If a group does Master and minion creation as described in the book, collaboratively, the minions are different in a very significant way from characters in a more traditional RPG: from the very start of the game they have an audience of other players who have an interest in them, who had a hand in determining the situational adversity they'd be facing, and who made a creative investment in the form of suggestions that shaped them. The game, in play, is about managing that audience interest. And I've yet to meet a player who failed to intuitively recognize and play the game with an awareness that the attention of others was focused on their actions. Forget being the one to kill the Master. The game is about having the interest of other players and playing with it. And repetitive actions, like requesting an overture every scene, are poison. They're boring. They quickly kill any interest others might have in the struggles of your character. Everyone recognizes this instinctively. And it's so rare in RPGs to have audience interest in your character, that in the games I've run I've never had someone risk jeopardizing it with uninteresting repetitive behaviors.

But Eero has more experience running the game for strangers than I do.

Paul
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Robert Bohl
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« Reply #3 on: December 14, 2005, 11:53:10 AM »

Hm.  The system seems to discourage people from doing something besides just always going for overtures.  What do you think of the rule that one cannot have back-to-back overture scenes?  I think that is what Micheal Miller did in the Dreamation 2005 scenario I played in, and in my test game for running it in Dreamation 2006 I used that rule and it seemed to work pretty well.  They didn't HAVE to go back to the Master--they could engage in independant villany--but the upshot was going to be the same (an increase in Self-Loathing).
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Adam Dray
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« Reply #4 on: December 14, 2005, 01:07:04 PM »

I've dealt with this in three different ways:

First, get the player's buy-in when they create the Master and their characters. Have each player justify why their minion does what he's told. These are crippled characters. They can't leave the Master because they're not strong enough. With the supernatural dials turned up, you can say that the Master has mind-control powers, but it's a lot more interesting to create a passive-aggressive codependent relationship between the Master and his minions. Make each minion need the Master for something: drugs, safety, emotional validation. Give the Master information with which to extort the minions. Encourage the player to create a connection to an important person in his life, like a parent. Make the minion so emotionally weak that he depends on the Master's soothing words to feel loved. Encourage the players to cripple their own minions so that their climb up can be all the better.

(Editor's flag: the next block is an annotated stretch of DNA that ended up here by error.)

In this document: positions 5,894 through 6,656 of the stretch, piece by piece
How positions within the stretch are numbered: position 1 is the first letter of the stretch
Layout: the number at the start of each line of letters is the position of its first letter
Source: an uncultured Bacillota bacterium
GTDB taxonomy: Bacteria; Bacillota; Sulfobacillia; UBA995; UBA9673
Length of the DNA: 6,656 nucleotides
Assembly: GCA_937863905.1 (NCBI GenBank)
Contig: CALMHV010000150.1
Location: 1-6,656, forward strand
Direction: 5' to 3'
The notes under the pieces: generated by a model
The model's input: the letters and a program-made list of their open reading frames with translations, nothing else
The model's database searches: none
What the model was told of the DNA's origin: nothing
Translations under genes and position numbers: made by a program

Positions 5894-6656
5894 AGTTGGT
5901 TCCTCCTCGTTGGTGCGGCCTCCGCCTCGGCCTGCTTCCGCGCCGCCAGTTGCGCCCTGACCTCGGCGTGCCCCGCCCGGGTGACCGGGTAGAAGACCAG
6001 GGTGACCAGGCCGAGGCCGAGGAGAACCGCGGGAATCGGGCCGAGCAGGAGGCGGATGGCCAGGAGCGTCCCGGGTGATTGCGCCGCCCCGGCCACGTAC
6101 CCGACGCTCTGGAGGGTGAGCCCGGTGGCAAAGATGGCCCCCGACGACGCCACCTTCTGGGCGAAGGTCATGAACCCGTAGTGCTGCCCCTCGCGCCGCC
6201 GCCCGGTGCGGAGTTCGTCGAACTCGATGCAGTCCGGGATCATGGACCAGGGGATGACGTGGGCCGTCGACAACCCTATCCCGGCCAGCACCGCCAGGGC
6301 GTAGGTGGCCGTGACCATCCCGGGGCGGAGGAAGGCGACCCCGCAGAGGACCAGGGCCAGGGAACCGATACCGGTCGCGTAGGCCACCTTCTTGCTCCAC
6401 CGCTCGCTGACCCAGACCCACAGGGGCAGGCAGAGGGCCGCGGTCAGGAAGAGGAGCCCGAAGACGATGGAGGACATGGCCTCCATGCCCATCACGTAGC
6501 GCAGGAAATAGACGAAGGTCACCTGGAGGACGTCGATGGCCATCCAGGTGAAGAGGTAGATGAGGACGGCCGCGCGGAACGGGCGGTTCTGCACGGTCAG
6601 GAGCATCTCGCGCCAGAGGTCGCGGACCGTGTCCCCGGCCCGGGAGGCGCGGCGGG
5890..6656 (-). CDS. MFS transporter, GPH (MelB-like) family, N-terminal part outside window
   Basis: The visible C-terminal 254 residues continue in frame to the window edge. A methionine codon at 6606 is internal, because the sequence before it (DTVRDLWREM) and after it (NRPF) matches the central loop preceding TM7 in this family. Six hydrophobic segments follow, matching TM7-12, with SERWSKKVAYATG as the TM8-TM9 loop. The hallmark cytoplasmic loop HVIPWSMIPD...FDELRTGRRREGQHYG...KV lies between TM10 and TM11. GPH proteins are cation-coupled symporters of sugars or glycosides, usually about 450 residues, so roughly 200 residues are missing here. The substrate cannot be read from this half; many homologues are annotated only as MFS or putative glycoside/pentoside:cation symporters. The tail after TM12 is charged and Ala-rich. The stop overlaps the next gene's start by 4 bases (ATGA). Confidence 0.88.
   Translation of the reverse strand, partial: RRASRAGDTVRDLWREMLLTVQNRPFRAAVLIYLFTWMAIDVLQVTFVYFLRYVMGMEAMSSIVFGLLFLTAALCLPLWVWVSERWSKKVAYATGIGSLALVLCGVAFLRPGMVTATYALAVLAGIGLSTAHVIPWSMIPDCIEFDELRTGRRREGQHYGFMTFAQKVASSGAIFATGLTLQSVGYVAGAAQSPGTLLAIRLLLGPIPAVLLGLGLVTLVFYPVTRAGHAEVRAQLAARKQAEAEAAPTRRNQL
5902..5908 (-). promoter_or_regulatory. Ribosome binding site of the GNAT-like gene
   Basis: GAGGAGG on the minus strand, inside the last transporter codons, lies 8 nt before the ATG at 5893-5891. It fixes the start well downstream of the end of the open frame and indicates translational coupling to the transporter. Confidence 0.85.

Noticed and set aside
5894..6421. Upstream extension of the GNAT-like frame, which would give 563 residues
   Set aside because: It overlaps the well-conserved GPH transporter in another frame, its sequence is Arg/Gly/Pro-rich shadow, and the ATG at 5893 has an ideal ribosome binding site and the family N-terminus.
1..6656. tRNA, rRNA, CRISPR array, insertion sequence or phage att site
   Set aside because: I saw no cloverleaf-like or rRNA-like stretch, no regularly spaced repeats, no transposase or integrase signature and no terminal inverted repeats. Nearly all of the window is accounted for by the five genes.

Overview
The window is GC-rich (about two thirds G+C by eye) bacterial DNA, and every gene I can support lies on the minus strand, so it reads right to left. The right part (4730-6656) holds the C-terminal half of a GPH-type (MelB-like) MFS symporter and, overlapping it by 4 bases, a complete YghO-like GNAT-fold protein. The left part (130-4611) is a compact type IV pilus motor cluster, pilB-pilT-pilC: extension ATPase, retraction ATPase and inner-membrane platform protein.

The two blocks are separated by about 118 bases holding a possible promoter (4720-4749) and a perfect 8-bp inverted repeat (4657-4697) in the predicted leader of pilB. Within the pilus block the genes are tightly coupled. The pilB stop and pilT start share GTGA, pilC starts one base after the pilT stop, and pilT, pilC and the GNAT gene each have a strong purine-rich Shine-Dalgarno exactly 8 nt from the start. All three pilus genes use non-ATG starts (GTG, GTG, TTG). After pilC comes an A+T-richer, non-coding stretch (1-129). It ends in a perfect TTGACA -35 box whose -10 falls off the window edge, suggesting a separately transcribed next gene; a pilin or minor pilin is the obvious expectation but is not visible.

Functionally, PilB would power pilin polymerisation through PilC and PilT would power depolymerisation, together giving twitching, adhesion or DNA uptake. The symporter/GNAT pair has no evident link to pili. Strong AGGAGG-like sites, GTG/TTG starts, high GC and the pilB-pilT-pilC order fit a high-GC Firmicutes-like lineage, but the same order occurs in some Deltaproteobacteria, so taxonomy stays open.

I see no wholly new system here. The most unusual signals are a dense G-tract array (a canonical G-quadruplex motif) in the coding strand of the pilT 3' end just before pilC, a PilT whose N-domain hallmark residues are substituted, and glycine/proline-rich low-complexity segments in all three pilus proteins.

Second, kill off the character's connections if he won't behave. The Master brooks no disobedience. The Master will not tolerate the minion loving someone else more. The Master is petty and needy and jealous. He will kill your loved-ones if you spend too much time with them. If the player insists on spending scene after scene on Getting Love, the Master will grow enraged and send the other minions to kill those connections and drag the minion back, kicking and screaming (or unconscious), if necessary. Minion vs. minion violence! Yummy!

Last, aggressively frame each scene with the minion returning to the Master's desmesne. I got the impression from the rules that this was the standard way to play. Is it up to the player what kind of scene they get? I only allowed my players Connection scenes if they could Resist the Master. If they couldn't, they had to run the errand then return as soon as possible. Some players cleverly invented ways to get Love rolls out of the Master's errands anyway. I suppose a minion who resists Master could go off and do stuff on his own. But you can have the Master show up and give another order. Or send an order by message. "Dear Gunvald: Why are you spending so much time with that stupid little girl. Kill her now and return at once. --M."
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Michael S. Miller
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« Reply #5 on: December 15, 2005, 04:14:20 AM »

Is it up to the player what kind of scene they get?

I've always played it that the players may request any scenes they want, but I will never grant them two Overture scenes back-to-back. Thus, the pattern that Rob observed at Dreamation. I tell the players outright they're only going to get 3 types of scenes: Command scenes, Overture scenes, and Violence/Villainy scenes, and no 2 Overtures in a row. I give them choices within that limited range, and the game just roars along.

Of course, I play very far along the "almost-a-board-game" spectrum.
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GB Steve
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« Reply #6 on: December 15, 2005, 07:19:12 AM »

Play can request whatever scenes they like in my game but if they spend too much time with connections, the Master is likely to do something about it.

This usually starts with some obvious creature of the Master, or perhaps the Master himself, noticing what the PC is up to. If this isn't hint enough, the Master will send some other minion to deal with the recalcitrant servant. This could either be to inflict some kind of punishment or even to kill the offending minions' connections.

The response might be as brutal as Eero's but that would depend on the tone of the game and the nature of the group.
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Victor Gijsbers
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« Reply #7 on: December 16, 2005, 07:20:04 AM »

I've always let the players choose whatever they wanted. This has sometimes led to two Overture scenes in a row, but never to people sacrificing the daramtic interest of their characters in order to get more Love. So I really think there is no actual problem here.